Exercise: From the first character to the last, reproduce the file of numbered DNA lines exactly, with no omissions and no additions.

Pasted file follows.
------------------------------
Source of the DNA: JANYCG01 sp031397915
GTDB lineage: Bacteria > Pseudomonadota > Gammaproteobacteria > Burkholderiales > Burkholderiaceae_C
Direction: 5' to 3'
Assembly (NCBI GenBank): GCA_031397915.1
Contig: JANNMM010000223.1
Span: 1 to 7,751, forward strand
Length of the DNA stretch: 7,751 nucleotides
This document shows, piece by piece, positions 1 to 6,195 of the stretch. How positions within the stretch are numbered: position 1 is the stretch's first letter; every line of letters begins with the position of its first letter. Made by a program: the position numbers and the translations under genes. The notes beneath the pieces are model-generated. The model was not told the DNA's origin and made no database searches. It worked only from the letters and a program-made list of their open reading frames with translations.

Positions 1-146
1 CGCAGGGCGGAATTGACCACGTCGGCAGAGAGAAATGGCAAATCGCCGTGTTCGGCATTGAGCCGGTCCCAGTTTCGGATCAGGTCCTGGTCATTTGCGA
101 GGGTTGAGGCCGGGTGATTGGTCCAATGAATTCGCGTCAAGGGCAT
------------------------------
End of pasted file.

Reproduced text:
Source of the DNA: JANYCG01 sp031397915
GTDB lineage: Bacteria > Pseudomonadota > Gammaproteobacteria > Burkholderiales > Burkholderiaceae_C
Direction: 5' to 3'
Assembly (NCBI GenBank): GCA_031397915.1
Contig: JANNMM010000223.1
Span: 1 to 7,751, forward strand
Length of the DNA stretch: 7,751 nucleotides
This document shows, piece by piece, positions 1 to 6,195 of the stretch. How positions within the stretch are numbered: position 1 is the stretch's first letter; every line of letters begins with the position of its first letter. Made by a program: the position numbers and the translations under genes. The notes beneath the pieces are model-generated. The model was not told the DNA's origin and made no database searches. It worked only from the letters and a program-made list of their open reading frames with translations.

Positions 1-146
1 CGCAGGGCGGAATTGACCACGTCGGCAGAGAGAAATGGCAAATCGCCGTGTTCGGCATTGAGCCGGTCCCAGTTTCGGATCAGGTCCTGGTCATTTGCGA
101 GGGTTGAGGCCGGGTGATTGGTCCAATGAATTCGCGTCAAGGGCAT